Posts Tagged ‘lucille clifton’

Lucille Clifton (1936-2010)

i am accused of tending to the past
as if i made it,
as if i sculpted it
with my own hands. i did not.
this past was waiting for me
when i came,
a monstrous unnamed baby,
and i with my mother’s itch
took it to breast
and named it
History.
she is more human now,
learning languages everyday,
remembering faces, names and dates.
when she is strong enough to travel
on her own, beware, she will.


– Lucille Clifton

(Quilting, 1991)

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Lucille Clifton’s poetry is marvelous for so many reasons, but I’ve always admired her dynamic range, the way she could craft the playful “Homage to My Hips” in one verse and the deep philosophical questioning of “slaveship” in another, all the while remaining grounded in the loving affirmations of a communal self. Carleen honors Clifton’s life with “New Bones”; Susan has a video clip of “Won’t You Celebrate With Me”; Tayari Jones remembers the poet with “here rests”; and a year ago, Consuela listed “Homage to My Hips” as one of the Black Things We Love.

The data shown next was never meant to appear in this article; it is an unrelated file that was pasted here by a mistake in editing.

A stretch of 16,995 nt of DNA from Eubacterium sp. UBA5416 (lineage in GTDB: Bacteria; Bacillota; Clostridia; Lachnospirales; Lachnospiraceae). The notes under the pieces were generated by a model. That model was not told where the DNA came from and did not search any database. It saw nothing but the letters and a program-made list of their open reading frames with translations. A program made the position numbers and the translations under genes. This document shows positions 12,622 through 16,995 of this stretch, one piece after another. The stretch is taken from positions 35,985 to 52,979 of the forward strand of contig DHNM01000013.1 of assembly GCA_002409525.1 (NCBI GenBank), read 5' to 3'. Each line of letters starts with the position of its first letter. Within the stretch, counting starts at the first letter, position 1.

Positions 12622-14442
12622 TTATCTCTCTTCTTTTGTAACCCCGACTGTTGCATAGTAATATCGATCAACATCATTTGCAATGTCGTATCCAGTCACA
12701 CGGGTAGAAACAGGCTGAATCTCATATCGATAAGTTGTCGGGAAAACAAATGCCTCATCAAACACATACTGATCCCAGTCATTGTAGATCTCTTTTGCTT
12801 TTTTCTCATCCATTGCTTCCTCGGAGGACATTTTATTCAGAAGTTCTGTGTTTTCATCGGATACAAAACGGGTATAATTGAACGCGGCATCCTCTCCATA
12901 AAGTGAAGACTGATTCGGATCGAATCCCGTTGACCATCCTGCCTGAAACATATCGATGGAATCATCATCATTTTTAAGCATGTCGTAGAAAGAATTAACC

Lost & Found: Be Giving

begivingmid

"Be Giving" by Kadir Nelson

A few links, images, and other online ephemera from our favorite sites this past week:

  • Have you seen Kadir Nelson’s remarkable illustrations for Coke’s Black History Month promotion? The image above highlights the theme, “Be Giving,” and I love the expression on the woman’s face, the detail in her cupped hands, and the nod to Aaron Douglas in the picture on her clothes.
  • Have you read Danielle Belton’s powerful essay, “On Little Black Girls, Beauty, and Barbie Dolls” at The Black Snob? Inspired by Malia and Sasha Obama, it is heartfelt and ends with a call to action. Read it along with Rebecca Walker’s thought-provoking piece on “The Making of Man” for Newsweek about President Obama’s “enlightened masculinity.”

And, an off-topic plea for help: My darling two-year-old daughter is afraid of monsters and has not slept through the night in weeks. Any suggestions?!?! We’ve tried night lights, talismans, and every ritual dance you can imagine. We’ve ignored the monsters, gotten angry with them, and playfully coaxed them out the front door.  As to where she learned about monsters as “scary” (as opposed to the friendly Sesame Street variety), I’m at a loss. When does this phase pass? These days the only monster in our house is me.

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